THE Revd Rod Thomas wrote to this newspaper that “there are only really two sides to the current controversy over human sexuality . . . there is no room for middle ground” (Letters, 14 March). So far, media commentators have interpreted the division in the Anglican Communion in the same vein — as being between “conservatives” and “liberals”.
The Archbishop of Canterbury has been mocked as the compromised referee, who ends up managing the ecclesiastical equivalent of herding cats at the Lambeth Conference. The rest of the Church becomes anxious about which side is gaining the upper hand in Synods, councils, and on the bench of bishops. The result is that, as Churchill noted, keeping your ear to the ground means you can’t see very far from down there. To be focused more on our purity than our purpose leads to paralysis.
The division, however, is not really between conservatives and liberals at all. It is much more serious than that. It is a division between, first, those who are willing to say that other Christians, who have different views or lifestyles to themselves, are still, nevertheless, Christian, and have a Christian integrity that must be part of the Church; and, second, those who think that this simply cannot and must not be the case.
Following the first approach, and contrary to much reporting, there are Anglo-Catholics, Evangelicals, conservatives, liberals, radicals, and everything in between — all knowing where they stand, but, in generosity of spirit, acknowledging the different but faithful approaches to the Bible, tradition, and reasoning that there are legitimately other than their own.
These people believe that the Church is a Noah’s ark, where every animal has to budge over in the straw to let someone else nestle down. This is a Church where friendships count for more than sound-bites, and which understands that something of God is shadowed every time a believer forgets that Christian faith is an exercise in humility. This has been the Anglican spirit at its best — with a resistance to over-definition of doctrine, in preference to worshipping together in common prayer.
The second approach, however, challenges this spirit. It argues that there is only one way to interpret scripture or tradition on the issues that are presenting themselves, and that all other views are in error and should not be given any oxygen. Some bishops feel so strongly about this that they cannot even meet in conversation and prayer those fellow bishops with whom they so profoundly disagree. An irony emerges: those who argue so fiercely for family values do not set a good example of how to be a family. Communion needs communication.
I was ordained 15 years ago, and, over these few years, I have found myself increasingly worried about the climate change of the Church.
I was ordained next to remarkable people, with whom I disagreed theologically, but I felt then, as I do now, that by ordaining all of us — asking us the same questions of intent, requiring of us the same assent and declarations in a liturgy in which the Creed was jointly recited — the Church of England was both drawing life from its historical inheritance, and maintaining its passion for balance in proclaiming the gospel afresh. We shared communion together from the start; for, as the New Testament is keen to point out, fear of contagion is not a Christian fear.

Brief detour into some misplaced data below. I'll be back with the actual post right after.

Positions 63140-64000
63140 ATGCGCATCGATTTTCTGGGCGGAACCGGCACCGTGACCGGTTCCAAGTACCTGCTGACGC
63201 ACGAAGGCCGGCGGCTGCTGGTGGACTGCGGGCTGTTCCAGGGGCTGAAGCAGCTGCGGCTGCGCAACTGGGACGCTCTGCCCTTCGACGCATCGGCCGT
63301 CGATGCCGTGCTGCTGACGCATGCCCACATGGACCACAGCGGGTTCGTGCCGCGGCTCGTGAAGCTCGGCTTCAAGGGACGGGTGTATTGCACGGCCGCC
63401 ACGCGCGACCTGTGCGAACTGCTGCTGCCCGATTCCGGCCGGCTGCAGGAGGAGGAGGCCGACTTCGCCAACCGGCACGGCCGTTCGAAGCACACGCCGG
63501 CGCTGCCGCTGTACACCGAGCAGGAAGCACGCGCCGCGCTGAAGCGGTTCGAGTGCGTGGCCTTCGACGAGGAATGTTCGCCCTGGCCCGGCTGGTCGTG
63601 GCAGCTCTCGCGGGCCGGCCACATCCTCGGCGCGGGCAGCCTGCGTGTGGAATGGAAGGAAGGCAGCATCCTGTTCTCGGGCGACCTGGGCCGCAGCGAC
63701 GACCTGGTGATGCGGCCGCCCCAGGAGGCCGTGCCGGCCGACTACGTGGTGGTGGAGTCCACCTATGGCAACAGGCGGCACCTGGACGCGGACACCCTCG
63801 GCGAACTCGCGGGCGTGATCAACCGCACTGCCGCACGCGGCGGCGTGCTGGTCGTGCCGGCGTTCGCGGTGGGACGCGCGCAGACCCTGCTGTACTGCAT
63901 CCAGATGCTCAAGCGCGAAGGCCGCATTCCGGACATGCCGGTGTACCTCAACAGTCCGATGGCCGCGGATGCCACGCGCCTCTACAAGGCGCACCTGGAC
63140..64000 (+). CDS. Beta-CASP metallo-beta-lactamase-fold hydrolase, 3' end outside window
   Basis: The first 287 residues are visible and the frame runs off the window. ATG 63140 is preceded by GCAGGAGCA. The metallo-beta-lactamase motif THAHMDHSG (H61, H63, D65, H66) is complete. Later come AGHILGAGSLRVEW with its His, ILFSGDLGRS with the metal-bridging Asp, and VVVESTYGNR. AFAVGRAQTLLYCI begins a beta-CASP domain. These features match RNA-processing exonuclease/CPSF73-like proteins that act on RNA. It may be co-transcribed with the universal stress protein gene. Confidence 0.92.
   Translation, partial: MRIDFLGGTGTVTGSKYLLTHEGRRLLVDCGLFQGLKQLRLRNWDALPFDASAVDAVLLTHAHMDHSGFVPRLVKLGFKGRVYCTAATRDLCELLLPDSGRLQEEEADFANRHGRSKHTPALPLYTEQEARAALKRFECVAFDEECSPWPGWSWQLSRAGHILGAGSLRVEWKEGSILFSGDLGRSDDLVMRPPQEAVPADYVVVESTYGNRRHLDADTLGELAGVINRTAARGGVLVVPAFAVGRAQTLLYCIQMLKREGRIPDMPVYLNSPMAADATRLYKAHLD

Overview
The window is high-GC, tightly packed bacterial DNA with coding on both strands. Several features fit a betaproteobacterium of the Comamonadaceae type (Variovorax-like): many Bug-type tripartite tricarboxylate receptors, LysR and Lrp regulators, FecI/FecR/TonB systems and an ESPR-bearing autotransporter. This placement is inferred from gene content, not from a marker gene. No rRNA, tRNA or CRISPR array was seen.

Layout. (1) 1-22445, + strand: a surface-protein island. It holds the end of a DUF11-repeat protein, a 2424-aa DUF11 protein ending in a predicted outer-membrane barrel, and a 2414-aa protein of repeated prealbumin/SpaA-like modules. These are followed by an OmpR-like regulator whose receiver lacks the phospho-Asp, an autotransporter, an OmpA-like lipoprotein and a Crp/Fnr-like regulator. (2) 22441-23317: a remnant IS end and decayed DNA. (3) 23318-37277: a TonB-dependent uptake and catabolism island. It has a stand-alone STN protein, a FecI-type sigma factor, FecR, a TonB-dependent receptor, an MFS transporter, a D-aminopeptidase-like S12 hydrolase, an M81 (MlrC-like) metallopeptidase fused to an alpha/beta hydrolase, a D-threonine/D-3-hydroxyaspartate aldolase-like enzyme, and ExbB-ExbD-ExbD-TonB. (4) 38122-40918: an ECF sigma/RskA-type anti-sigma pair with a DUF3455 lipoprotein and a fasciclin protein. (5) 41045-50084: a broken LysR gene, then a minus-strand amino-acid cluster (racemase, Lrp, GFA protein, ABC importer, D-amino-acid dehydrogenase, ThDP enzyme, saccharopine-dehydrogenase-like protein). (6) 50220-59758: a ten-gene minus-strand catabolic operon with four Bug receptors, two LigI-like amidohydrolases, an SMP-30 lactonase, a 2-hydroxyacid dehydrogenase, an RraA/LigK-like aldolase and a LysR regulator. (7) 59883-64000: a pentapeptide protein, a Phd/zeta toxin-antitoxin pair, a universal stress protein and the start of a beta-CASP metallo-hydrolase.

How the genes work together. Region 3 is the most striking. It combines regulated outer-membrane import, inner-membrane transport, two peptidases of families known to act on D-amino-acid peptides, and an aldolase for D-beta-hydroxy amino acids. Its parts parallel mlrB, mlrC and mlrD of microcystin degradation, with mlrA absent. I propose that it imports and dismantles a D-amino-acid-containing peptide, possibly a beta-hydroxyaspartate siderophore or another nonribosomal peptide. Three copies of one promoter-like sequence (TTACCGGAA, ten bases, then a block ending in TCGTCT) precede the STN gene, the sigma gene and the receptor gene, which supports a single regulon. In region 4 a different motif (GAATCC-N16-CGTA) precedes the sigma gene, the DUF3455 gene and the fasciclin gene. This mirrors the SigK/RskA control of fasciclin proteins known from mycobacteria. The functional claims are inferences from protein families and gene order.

Those who want a Church of strict uniformity will say that behind all the issues that currently divide us lies the primary topic of how the Bible is interpreted, and that what are often referred to as secondary issues are not.
Again, something of the traditional Anglican spirit is under attack here. The Anglican tradition has sought to be a scholarly, reflective, and intellectually honest one. It has therefore known that reading the Bible as a community and taking it seriously — honouring the many genuine historical and interpretative questions that are simply there — will inevitably lead to more than one conclusion.
It is not so much that the Bible neatly answers all our questions, as that it questions all our answers. Its treasures are not yielded up overnight, at whim, or as ammunition. The only ultimate uniformity on offer is the constant fidelity of God towards us all.
The boundaries of our theological thinking have been placed on the table for us long ago. Scripture is read, tradition received, sacramental worship offered, and apostolic ministry retained. To agree then that some of our dividing issues today are adiaphora, “things indifferent”, might be a provisional understanding, but I would argue that it is urgently necessary.
A little self-reflection might be important. I cannot be the only person who, since my confirmation at the age of 11, has found himself changing thoughts and opinions on almost everything as the years pass. In those years, though, the Church of England has been large enough to be my home — a spiritual compass, not a dictator telling me with whom I cannot meet or pray.
In 1930, the Lambeth Conference concluded that Anglicans stand for “an open Bible, a pastoral priesthood, a common worship, a standard of conduct consistent with that worship and a fearless love of truth”. My fear is that those who would now homogenise our Church place some of these at severe risk.
This is not about conservatives and liberals. It is about the survival of the Anglican soul. There is middle ground — and it is where we should all be at times, for the sake of one another and the message of reconciliation entrusted to us.
The Ven. Mark Oakley is Archdeacon of Germany and Northern Europe.